What is the best feature about attending Hotchkiss? Current students will likely say, living and learning with people from all over the world, and from all different backgrounds, religions, and ethnicities. From the beginning, Maria Hotchkiss was not interested in establishing “a school for the pampered sons of rich gentlemen.” Over the last several decades, a multifaceted diversity has increasingly come to Hotchkiss. In the 1960s Hotchkiss began its first formal participation in minority student recruitment programs such as the U.S. Grant Program – begun by Hotchkiss graduates attending Yale – as well as A Better Chance (ABC) and the Greater Opportunity (GO) Program. The Hotchkiss connection with Prep for Prep, an organization that helps prepare minority students for academically demanding independent schools, began in the early 1980s.

"Greening" the Hotchkiss Blue

In 1996 the School’s mission was broadened to include “commitment to environmental stewardship” as one of the desired outcomes of a Hotchkiss education. With over 500 acres of woods, two lakes, wetlands, fields, brooks, and ponds on campus, learning about the environment begins the day new students arrive. These natural resources have also allowed Hotchkiss to be among the first schools to adopt courses such as AP Environmental Science, limnology (lake studies), and stream ecology. In 2004, the School launched its Summer Environmental Science program, where students learn to read the natural environment as field naturalist, ecologist, and cultural historian. In 2005, the School completed construction of the first building on campus to achieve the respected LEED (Leadership in Energy and Environmental Design) certification, the Esther Eastman Music Center. Flinn and Edelman Dormitories and Monahan have also been LEED certified; and the Biomass Central Heating Facility is one of only three LEED-certified plants in the country.

Hotchkiss Today

Through more than a century’s experience and changing times, Hotchkiss has remained steadfast in its mission: to provide an educational experience that is challenging yet supportive, broad but well-informed. We are primarily a boarding school, but day students make up nine percent of our enrollment. Of our 600 students, 21 percent come from countries other than the U.S. This diverse group of boys and girls live and learn in an environment with unparalleled opportunities, and go on to attend leading colleges and universities throughout the United States and the world.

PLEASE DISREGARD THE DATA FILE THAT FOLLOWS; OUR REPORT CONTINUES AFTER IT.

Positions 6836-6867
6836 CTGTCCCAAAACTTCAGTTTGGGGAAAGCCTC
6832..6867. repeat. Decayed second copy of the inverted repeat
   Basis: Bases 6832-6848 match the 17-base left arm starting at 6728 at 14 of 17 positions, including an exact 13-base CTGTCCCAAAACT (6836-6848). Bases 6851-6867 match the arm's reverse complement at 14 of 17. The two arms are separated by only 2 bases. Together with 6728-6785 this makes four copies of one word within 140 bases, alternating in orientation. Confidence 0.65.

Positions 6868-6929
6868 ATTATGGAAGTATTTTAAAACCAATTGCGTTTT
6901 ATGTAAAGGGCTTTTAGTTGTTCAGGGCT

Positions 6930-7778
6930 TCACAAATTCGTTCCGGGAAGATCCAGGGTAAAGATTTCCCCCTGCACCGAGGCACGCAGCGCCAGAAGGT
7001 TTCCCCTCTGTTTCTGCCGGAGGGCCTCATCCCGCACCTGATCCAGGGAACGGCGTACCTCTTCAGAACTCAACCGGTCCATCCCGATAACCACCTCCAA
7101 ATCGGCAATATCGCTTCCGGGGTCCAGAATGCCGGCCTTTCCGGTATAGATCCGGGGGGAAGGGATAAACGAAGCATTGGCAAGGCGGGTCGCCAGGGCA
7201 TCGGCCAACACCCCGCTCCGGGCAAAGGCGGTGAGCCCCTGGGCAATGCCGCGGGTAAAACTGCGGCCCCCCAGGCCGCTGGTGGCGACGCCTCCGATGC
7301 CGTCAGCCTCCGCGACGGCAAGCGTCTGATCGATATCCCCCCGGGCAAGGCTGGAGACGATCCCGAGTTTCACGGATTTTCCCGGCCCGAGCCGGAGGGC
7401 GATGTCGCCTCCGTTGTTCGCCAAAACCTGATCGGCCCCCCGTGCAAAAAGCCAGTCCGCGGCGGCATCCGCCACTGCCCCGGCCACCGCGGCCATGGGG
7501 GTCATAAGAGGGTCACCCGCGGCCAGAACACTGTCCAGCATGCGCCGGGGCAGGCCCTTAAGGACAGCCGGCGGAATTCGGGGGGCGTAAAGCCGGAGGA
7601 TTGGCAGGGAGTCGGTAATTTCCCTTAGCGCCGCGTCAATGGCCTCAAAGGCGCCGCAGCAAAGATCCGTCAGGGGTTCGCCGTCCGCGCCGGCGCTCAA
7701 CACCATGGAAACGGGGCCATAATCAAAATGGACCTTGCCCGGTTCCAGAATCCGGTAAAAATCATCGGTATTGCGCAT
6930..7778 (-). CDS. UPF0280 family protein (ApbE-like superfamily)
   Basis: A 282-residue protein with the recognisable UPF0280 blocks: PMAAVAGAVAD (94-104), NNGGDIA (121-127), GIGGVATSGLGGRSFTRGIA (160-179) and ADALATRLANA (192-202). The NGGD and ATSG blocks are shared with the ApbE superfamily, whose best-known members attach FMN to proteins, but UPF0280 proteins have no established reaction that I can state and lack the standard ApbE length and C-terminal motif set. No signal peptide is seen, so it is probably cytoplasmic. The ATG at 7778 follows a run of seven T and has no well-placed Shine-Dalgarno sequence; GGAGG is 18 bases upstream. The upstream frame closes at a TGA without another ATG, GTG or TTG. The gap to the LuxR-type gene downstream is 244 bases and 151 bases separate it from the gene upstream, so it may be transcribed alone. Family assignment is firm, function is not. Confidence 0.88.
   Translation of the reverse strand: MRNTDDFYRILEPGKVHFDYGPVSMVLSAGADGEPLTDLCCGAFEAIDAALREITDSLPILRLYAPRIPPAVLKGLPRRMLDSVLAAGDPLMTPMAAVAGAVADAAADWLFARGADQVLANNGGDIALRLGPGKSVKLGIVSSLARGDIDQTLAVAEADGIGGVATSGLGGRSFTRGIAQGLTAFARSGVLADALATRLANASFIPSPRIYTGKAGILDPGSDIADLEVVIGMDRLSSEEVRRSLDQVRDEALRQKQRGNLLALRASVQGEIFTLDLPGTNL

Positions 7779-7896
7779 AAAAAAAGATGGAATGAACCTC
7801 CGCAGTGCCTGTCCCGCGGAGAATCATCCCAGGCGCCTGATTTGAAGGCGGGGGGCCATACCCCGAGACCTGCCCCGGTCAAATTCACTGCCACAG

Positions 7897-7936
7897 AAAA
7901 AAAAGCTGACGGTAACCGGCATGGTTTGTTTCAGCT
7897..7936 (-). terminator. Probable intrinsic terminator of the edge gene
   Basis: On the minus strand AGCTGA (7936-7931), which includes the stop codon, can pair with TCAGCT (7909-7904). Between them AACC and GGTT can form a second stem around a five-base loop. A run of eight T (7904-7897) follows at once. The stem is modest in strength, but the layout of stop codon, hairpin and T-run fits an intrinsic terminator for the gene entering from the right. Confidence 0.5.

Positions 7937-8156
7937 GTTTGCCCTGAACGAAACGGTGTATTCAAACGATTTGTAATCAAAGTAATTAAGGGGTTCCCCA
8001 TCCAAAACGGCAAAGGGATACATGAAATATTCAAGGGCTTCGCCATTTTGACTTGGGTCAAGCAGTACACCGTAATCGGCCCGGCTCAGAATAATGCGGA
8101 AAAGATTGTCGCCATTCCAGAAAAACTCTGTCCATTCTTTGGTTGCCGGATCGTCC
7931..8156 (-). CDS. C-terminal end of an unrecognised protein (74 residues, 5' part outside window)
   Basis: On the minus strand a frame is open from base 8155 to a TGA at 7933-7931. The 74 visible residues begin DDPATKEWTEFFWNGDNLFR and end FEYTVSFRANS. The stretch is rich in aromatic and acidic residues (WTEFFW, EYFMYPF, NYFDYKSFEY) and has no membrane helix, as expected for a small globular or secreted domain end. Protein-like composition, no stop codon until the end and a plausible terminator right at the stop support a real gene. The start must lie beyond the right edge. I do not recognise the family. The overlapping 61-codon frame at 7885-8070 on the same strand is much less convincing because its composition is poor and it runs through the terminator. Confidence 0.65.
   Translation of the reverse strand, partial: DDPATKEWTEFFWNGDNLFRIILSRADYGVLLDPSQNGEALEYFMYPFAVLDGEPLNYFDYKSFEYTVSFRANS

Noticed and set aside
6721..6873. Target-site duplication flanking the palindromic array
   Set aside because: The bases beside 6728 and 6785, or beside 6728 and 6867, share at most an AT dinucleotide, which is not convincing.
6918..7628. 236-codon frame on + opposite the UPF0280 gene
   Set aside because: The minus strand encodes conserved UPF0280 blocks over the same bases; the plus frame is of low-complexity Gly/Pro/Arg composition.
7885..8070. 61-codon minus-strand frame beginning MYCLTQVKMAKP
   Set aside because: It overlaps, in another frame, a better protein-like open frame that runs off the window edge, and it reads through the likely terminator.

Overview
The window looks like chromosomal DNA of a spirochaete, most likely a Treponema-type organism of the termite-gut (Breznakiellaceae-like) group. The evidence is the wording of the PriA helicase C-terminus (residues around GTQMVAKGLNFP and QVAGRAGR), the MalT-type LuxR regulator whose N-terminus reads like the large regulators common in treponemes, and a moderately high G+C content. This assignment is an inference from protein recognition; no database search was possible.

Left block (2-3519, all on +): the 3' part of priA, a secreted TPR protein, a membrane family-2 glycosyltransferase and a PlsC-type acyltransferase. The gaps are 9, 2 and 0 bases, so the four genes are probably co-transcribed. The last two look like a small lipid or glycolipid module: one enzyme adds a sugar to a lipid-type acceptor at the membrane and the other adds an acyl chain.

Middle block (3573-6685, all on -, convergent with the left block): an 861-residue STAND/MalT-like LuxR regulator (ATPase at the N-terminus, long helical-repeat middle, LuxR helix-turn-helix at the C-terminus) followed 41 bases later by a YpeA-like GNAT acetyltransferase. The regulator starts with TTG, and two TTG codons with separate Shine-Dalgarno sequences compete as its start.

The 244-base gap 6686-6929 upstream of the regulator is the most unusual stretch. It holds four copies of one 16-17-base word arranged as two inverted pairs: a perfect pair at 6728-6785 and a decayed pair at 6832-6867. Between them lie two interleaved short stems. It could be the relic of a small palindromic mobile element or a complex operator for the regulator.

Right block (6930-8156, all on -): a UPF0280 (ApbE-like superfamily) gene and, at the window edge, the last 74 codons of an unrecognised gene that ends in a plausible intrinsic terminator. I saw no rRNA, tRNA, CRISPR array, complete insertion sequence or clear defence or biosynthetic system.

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Blue and White Society

Dedicated to school spirit and led by mascot Bucky the Bearcat, Blue and White takes its name from Hotchkiss's school colors. Members of Blue and White help organize orientation, pep rallies, and Spirit Days (see below).


Contra Dance

In the late 1970s, former math teacher Art Eddy brought his enthusiasm for contra dancing (think: square dancing) to campus. Since then, the first night of orientation has been host to a School-wide contra dance in the field house. With almost the entire School twirling and spinning their partners on the dance floor, students say it's one of the highlights of the year.


Class Nomenclature

The terminology for the four classes -- Prep (9th grade), Lower Mid (10th), Upper Mid (11th), and Senior -- came to Hotchkiss with the School’s first headmaster, Edward G. Coy. Coy had been head of the Greek department at Phillips Academy in Andover. Hotchkiss and Andover are the only schools to use this nomenclature.


Fun Fridays

From student film screenings to spaghetti-eating contests to student-driven discussions, the program for Friday all-school Auditorium meetings is developed and run by the school co-presidents.


Headmaster's Holiday

The first Headmaster's Holiday was called in 1908 in honor of Maxwell O. Parry H'1905 to commemorate his winning the Ten Eyck Prize at Yale. Students wait in anticipation for a holiday to be announced, which means they can enjoy a day of relaxation and fun -- after linking arms and singing "Fair Hotchkiss" in celebration.



May 2015 brought the 14th annual JamFest, a brainchild of a Hotchkiss student, with student bands from multiple schools playing on campus.


Matriculation Ceremony